Yesterday was the first day the Burrard Chinook (TransLink’s newest SeaBus) was put into revenue service.
The Chinook has a unique livery consisting of art from the Musqueam, Squamish, and Tsleil-Waututh First Nations communities and showcases the Chinook salmon within the ecosystem as well as First Nations cultures.
TransLink now has four SeaBuses in operation: The Burrard Beaver is the remaining original SeaBus of the pair built in 1976 (the retired sibling being the Burrard Otter). The Burrard Pacific Breeze began its service in 2009 and allowed TransLink to run 10-minute service with all three vessels during the 2010 Olympics. In 2014, the Burrard Otter II entered service, replacing the Burrard Otter. And finally we have the Burrard Chinook, which will allow TransLink to re-start operate 10-minute peak service with three vessels in operation and one spare.
The Valley trails in Whistler, B.C. provide over 40km of maintained multi-use trails connecting Whistler Village to Green Lake to the north, and Function Junction to the south.
The trails are a mixed of gravel and paved paths which make cycling on them easy for anyone. The trails run through different settings such as within forested areas, alongside a road or lake, or in a meadow like along the hydro cut. The shade provided by the trees along most of the trails make the bike ride reasonably comfortable especially on a warm summer day.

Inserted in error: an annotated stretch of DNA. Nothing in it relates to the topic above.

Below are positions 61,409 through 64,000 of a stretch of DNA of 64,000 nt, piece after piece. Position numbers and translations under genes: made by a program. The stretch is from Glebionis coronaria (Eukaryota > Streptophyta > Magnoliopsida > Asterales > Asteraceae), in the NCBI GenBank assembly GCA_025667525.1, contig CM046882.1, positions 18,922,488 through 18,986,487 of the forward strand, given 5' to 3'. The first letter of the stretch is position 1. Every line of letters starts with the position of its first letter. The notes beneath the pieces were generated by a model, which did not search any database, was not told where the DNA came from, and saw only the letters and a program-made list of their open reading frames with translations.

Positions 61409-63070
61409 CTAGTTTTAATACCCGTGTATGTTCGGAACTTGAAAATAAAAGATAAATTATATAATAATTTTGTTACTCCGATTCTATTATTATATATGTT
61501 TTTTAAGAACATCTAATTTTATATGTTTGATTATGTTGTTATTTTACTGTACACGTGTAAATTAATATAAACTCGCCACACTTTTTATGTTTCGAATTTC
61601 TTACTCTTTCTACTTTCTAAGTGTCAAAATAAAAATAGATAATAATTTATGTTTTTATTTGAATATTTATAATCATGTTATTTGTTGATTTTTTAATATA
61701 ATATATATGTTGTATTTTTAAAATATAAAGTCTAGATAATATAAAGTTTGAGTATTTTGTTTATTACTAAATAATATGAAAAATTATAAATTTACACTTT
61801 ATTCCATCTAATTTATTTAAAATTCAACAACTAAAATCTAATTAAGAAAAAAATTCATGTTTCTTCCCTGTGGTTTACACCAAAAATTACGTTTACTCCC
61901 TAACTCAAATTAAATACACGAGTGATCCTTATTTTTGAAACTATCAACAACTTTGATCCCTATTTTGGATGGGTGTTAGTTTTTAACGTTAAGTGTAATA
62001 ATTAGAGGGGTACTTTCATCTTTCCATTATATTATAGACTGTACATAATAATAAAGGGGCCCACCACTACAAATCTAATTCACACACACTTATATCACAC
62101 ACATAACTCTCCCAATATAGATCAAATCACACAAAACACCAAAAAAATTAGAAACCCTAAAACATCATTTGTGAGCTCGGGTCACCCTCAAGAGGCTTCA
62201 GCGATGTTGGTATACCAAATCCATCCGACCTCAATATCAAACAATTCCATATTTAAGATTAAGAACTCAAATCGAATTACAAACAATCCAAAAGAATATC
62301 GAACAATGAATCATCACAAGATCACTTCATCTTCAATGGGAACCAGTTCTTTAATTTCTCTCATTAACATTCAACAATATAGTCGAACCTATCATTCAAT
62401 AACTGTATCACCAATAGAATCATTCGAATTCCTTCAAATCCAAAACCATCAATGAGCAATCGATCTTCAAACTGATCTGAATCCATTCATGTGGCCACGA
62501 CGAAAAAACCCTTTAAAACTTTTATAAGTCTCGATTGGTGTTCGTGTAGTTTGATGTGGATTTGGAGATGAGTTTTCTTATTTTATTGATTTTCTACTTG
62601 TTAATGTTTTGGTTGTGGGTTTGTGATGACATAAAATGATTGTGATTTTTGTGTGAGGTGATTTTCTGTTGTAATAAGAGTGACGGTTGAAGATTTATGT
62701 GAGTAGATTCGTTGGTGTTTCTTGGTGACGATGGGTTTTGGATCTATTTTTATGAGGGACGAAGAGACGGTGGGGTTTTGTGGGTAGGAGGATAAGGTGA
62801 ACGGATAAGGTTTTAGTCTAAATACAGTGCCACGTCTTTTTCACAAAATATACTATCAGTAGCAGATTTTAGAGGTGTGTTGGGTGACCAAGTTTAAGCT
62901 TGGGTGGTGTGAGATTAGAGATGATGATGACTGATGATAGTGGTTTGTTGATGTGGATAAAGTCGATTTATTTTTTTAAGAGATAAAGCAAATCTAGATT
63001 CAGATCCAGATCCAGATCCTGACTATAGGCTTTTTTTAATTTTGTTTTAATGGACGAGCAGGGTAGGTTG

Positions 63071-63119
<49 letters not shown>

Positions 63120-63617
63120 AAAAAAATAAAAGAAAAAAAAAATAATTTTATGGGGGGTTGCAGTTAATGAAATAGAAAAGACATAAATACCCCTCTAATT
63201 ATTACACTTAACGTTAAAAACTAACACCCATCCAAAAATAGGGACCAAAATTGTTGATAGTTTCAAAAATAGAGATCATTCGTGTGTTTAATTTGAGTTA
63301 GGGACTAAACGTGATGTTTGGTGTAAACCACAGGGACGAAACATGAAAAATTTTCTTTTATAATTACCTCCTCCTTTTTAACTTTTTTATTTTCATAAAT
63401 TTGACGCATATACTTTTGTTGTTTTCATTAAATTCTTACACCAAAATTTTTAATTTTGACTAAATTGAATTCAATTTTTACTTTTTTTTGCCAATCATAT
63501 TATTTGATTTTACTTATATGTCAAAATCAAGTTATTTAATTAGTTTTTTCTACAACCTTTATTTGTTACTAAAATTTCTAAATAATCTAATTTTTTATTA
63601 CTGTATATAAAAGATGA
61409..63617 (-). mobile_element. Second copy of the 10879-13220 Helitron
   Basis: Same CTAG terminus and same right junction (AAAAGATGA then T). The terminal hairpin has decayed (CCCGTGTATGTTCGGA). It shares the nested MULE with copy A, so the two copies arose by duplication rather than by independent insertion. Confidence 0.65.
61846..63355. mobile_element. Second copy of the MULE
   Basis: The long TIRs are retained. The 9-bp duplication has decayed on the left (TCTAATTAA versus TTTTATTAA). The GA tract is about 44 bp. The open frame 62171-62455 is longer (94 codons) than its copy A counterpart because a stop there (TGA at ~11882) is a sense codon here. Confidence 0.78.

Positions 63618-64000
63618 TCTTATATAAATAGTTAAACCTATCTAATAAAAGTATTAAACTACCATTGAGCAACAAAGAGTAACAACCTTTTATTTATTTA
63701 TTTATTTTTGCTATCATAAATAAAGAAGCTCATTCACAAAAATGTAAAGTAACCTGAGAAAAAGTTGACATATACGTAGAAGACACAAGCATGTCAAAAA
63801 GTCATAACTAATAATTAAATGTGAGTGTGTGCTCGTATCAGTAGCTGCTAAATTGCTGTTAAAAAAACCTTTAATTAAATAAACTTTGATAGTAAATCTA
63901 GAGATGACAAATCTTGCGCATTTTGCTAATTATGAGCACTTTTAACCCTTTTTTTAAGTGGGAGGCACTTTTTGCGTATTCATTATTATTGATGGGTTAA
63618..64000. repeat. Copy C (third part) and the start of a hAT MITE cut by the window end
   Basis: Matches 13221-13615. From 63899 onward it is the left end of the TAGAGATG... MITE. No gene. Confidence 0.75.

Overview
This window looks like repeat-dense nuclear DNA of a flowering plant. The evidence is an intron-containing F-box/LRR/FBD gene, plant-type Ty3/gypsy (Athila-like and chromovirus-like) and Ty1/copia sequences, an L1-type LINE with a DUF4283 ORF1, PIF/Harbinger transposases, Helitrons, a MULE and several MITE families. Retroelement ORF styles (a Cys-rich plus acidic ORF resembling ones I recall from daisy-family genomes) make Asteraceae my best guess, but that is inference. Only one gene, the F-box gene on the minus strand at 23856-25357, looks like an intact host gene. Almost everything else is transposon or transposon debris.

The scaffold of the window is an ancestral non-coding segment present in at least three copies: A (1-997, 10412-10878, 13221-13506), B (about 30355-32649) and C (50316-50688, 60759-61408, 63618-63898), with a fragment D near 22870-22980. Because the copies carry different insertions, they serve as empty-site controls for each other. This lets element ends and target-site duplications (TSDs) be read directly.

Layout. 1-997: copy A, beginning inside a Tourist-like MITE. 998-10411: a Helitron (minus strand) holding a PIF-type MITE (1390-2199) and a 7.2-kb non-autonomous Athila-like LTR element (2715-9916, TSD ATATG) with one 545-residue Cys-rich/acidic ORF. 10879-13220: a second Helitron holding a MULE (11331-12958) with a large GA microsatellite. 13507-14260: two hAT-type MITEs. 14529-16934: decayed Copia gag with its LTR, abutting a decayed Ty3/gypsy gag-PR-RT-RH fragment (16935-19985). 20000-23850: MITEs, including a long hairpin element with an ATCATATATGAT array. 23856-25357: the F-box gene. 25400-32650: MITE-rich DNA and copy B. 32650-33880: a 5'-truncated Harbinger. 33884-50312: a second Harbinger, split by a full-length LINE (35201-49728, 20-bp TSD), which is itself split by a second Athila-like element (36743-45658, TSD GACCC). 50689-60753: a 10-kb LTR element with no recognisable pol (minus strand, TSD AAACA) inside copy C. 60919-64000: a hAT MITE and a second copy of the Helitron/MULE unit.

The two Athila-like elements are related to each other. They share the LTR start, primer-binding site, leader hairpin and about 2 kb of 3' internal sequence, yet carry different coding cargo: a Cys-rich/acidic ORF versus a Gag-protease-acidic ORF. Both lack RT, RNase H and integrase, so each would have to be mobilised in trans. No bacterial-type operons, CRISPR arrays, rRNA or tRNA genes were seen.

Here are a couple time lapsed videos of my ride on a couple of the main trails.
About a month ago, TransLink launched its first four electric battery buses on a trial program on the #100 Marpole-22nd Street Station route. There are currently two bus models being trialed: New Flyer XE40, and the Novabus LFSe.
These are actually not the first electric battery buses to be run on Vancouver roads. In 2017, TransLink had one demonstration bus from Build Your Dreams (BYD). I never got a chance to ride it though.
Whereas the BYD had slow charging (overnight at the depot), the New Flyer and Novabus models here have fast charging at the termini. Two fast charging stations have been built at Marpole Loop and 22nd Street Station to support this trial.
I found the ride on the New Flyer smooth and quiet. This model has a much larger battery capacity. One trip on the #100 takes reportedly about 8%.
There isn’t anything much special about the interior; it’s about the same as the other New Flyer buses we’ve had recently.
The ride on the Novabus was a lot rougher (suspension-wise, not the propulsion, and possibly the driver…). It actually sounds quite similar to how our current hybrids sound, minus the diesel engine. This model has a smaller battery in comparison to the New Flyer, but Novabus is working on models with larger capacity. One trip on the #100 uses about 40% of the battery.
There also isn’t much special about the interior, which resembles the 2018 Novabuses we have.
The trial period
These buses are currently being run on peak hour “trippers”, but are expected to be assigned to full day blocks by November. As the two charging stations are only built at Marpole Loop and 22nd Street Station, the electric buses will be limited to the #100 route during the pilot project. The pilot project is planned to last around 2.5 years. It will be interesting to see how these perform in the snow, if we get any this year.
This past Wednesday I had an opportunity to tour the SkyTrain Operations and Maintenance Centre (OMC). I have been there once before back in 2010, and a lot has changed since then.